November: As Mr. Seas it

By Richard Seas, ACOVSD Superintendent – 

Recently, I had an opportunity, along with several of the administrative staff of the Adams County/Ohio Valley School District, to listen to Mr. Jamie Vollmer. Mr. Vollmer, author of the book, “Schools Cannot Do It Alone”, was once a harsh critic of public education. Given Mr. Vollmer’s desire to understand public education and what public educators do to educate the students attending public schools, he has spent the last twenty years supporting public schools.
In his book, Mr. Vollmer writes, “No generation of educators in history has been asked to do what Americans now demand of their public schools. Each year the burden grows, and each day millions of teachers and administrators give everything they have to meet the challenge. Their record of achievement is remarkable. However, no matter how hard they work, or how often they are criticized, they cannot produce the results our nation needs. Not because they are arrogant, overpaid, or unionized. America’s educators cannot ‘teach all children to high levels’ because they work in a system designed to do something else. Select and sort young people for an industrial society that no longer exists.”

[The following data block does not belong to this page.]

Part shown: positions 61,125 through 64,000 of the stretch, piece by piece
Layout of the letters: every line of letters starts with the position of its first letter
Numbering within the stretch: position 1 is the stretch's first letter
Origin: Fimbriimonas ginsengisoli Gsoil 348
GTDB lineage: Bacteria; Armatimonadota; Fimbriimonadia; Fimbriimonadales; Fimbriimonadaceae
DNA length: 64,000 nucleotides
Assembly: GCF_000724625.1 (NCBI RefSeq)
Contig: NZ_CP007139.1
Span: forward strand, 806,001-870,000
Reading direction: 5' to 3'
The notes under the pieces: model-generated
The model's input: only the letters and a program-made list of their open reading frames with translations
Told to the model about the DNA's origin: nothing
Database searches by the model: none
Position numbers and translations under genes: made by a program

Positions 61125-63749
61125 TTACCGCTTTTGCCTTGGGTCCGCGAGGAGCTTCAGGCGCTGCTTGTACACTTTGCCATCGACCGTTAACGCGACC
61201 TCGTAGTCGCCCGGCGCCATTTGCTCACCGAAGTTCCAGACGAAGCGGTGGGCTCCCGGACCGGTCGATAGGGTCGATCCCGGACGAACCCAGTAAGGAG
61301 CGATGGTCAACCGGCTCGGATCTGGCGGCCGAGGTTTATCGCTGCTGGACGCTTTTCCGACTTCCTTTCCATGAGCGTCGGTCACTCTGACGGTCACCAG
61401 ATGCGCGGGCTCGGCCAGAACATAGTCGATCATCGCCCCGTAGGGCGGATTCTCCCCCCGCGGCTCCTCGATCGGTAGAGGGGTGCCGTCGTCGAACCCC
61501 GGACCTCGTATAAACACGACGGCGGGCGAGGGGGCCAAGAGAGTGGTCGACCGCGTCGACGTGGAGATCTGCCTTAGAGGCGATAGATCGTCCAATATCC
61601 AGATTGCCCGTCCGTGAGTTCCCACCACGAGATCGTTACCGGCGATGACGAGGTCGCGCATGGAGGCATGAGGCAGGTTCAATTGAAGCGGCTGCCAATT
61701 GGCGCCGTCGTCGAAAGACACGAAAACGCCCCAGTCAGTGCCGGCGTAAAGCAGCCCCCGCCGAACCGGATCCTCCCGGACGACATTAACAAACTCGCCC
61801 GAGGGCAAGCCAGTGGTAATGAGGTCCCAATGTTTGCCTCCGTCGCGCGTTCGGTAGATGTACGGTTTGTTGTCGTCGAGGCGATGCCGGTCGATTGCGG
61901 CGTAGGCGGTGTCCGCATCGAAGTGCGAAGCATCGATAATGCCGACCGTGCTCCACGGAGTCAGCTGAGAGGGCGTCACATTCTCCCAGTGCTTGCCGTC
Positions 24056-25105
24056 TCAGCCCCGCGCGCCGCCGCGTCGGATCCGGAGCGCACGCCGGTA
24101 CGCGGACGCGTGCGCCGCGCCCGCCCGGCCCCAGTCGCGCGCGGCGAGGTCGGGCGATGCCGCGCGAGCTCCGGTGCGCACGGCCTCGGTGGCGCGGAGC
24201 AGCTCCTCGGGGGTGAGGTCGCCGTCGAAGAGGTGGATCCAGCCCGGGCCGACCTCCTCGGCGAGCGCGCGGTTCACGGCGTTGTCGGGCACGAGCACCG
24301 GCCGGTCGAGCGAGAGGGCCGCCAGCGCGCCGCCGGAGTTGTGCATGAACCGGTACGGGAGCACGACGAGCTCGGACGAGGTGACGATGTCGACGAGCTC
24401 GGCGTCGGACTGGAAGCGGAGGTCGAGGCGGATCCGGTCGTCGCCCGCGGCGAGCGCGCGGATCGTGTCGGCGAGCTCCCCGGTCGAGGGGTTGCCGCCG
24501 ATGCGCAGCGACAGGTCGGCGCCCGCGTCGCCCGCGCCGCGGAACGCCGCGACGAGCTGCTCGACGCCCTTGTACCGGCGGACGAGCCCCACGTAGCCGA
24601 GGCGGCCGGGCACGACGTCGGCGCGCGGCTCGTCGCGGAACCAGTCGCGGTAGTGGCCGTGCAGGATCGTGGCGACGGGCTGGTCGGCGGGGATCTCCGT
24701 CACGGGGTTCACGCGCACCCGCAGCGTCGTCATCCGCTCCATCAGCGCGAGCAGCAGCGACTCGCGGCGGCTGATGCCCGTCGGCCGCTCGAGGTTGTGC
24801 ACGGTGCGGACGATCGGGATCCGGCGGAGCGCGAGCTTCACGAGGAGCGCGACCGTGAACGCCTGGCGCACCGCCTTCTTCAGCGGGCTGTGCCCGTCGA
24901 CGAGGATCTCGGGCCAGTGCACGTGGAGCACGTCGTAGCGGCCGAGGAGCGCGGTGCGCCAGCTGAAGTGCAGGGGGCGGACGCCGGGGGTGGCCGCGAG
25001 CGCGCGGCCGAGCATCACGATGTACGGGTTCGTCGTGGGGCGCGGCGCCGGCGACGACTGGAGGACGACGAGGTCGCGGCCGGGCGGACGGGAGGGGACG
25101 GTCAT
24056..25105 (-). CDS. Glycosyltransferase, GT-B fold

Mr. Vollmer makes two important discoveries. “First, we have a systems problem, not a people problem. We must change the system to get the graduates we need. Second, we cannot touch the system without touching the culture of the surrounding town; everything that goes on inside a school is tied to local attitudes, values, traditions, and beliefs.”
As Mr. Vollmer’s book relates to ACOVSD, how well does our community understand what are schools are doing, why the schools do it that way, and how we plan to change it? Given that our community understands what ACOVSD is all about, community trust and ultimately community support come to fruition. In the upcoming months, I will work closely with the ACOVSD Board of Education, administration, and staff to implement better ways to foster community understanding of our schools.
In terms of community understanding, is a student who graduates from ACOVSD “prepared for success” if they gained a skill from the CTC, completed the necessary coursework to attend college, or both? I would answer “Yes”. What if a student only graduates with a diploma having no CTC skill and not prepared for college? I would answer “No”. As noted in Mr. Vollmer’s work, we are no longer selecting young people for an industrial society that does not exist. It is imperative that our community understand this and make sure our graduates receive a diploma that is meaningful and purposeful.
As we reflect in on the upcoming holiday, Thanksgiving Day, I want to say how “thankful” I am to work for the ACOVSD. I have come to witness, understand, and appreciate the work of our school board members, administrators, teachers, bus drivers, cooks, custodial/maintenance staff, secretaries, aides, and community organizations as it relates to the education of our students. Thank you all.